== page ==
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    1. #36
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      I would like to give the Kia Stinger a test drive and see how it feels.
      The RWD platform and utility of a fastback are appealing to me. It's not an Audi but it costs much less too.
      2012 S60 T5 Savile Gray/Beachwood

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    3. #37
      Senior Member Wayne T5's Avatar
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      Quote Originally Posted by gobluetwo View Post
      I would never get a Giulia. Fun car, but ridiculously unreliable. I have a friend who had one for less than a year before trading it back in because it was so fraught with issues. Every long term review I've read says pretty much the same thing. Out of warranty, it'll be a money pit, I'd wager.
      An Alfa never changes it's spots, lol.

      Signed, Long Suffering Alfa Owner from the 80's
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    4. #38
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      I'll toss my hat in the ring although I'm not a V owner.

      I've had many mixed experiences with VW products between the Audi and two VW's I owned (all were the same platform). I'm not sure I want to roll the dice with them anymore.

      BMW, I'm not sure where they're going with their styling at the moment - especially the enormous buck tooth gaping kidney grills the BMW team wants to put on everything as the new family trademark. I have had haunting experiences with their 3-Series in the past and the new 3-Series uses a new kind of front suspension. New innovation + mechanical + BMW = Problematic and expensive to fix or replace.

      The Cadillac CTS-V Blackwing interests me, but I don't think it interests me enough to jump into GM.

      My heart tells me it would want to give a used Tesla Model S with the dual motor option a try.
      2009 XC90 3.2 AWD l Oyster Grey / Bi-Xenon / Dynaudio / BLIS / VNS / RSE / THULE Aeroblade

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    6. #39
      Junior Member ckmack's Avatar
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      I'd be curious about the BMW M2 or M235. Still available with a stick, looks tossable, good modification community around it, german build quality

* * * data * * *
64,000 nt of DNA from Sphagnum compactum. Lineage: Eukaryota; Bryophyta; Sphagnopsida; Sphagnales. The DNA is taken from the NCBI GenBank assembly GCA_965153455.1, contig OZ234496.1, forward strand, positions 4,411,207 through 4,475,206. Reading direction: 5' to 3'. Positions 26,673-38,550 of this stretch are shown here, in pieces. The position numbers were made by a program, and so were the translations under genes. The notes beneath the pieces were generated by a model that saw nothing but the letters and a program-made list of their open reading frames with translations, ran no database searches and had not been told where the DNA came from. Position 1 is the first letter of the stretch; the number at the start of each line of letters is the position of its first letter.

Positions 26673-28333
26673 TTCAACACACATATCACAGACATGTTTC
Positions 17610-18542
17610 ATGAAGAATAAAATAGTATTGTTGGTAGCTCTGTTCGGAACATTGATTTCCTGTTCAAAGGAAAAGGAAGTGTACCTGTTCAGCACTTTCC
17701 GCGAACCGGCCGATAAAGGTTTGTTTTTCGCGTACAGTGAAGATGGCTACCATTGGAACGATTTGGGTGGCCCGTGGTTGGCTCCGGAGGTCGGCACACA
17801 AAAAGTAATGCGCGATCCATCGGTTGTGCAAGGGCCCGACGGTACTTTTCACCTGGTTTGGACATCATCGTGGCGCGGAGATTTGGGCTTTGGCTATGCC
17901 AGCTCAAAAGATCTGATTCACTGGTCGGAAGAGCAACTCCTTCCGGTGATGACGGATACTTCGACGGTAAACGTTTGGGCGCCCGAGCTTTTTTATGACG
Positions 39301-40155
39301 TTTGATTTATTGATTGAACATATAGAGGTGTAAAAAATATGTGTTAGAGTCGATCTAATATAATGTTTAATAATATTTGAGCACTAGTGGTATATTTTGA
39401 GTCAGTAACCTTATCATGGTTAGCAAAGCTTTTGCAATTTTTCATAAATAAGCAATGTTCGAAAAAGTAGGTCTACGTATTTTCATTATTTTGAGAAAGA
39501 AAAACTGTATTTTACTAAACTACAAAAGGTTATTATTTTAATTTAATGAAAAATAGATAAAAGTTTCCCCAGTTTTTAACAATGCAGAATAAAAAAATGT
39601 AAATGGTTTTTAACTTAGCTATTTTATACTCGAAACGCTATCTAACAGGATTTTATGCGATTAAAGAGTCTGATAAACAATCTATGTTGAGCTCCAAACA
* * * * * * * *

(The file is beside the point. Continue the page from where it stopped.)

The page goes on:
Daily Driver: 2017 V60 T6 R-Design Bursting Blue / Black, 37k, "Bertie"
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    7. #40
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      Quote Originally Posted by ckmack View Post
      I'd be curious about the BMW M2 or M235. Still available with a stick, looks tossable, good modification community around it, german build quality
      German build quality doesn't have the same connotation it used to. It used to mean precision machining, high tolerances, above average fit and finish, and durability brought together in a package of thoughtful design and engineering.

      Today it means above average fit and finish packaged in needlessly complex bordering on absurd, not particularly user serviceable, chocked full of too many sensors in an often irritatingly sensitive and fragile platform.

      2009 XC90 3.2 AWD l Oyster Grey / Bi-Xenon / Dynaudio / BLIS / VNS / RSE / THULE Aeroblade

    8. #41
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      I have a good friend who is an Audi mechanic at a dealership. His advice to me was to never buy an Audi. That coupled with the fact that I can't tell the difference in any model they make keeps me disinterested. Except that new Avant wagon looks pretty great.

      I'll probably hang on to the V60 for a while and build the 1983 Caprice Wagon I have for a fun car. Big engine, low suspension and lots of noise, all for about $2000.
      2015.5 V60
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    9. #42
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      Quote Originally Posted by ShadowDancer View Post
      German build quality doesn't have the same connotation it used to. It used to mean precision machining, high tolerances, above average fit and finish, and durability brought together in a package of thoughtful design and engineering.

      Today it means above average fit and finish packaged in needlessly complex bordering on absurd, not particularly user serviceable, chocked full of too many sensors in an often irritatingly sensitive and fragile platform.

      I have worked on a couple German cars, and I get what you're saying here. That "German Engineering" sketch looks almost exactly like the multi link front suspension I have seen in Audis. However one thing I think the Germans have a pretty solid "handle" on is suspension design. Competent handling at speeds in excess of 150 mph is an actual engineering design consideration on their average "family" sedans.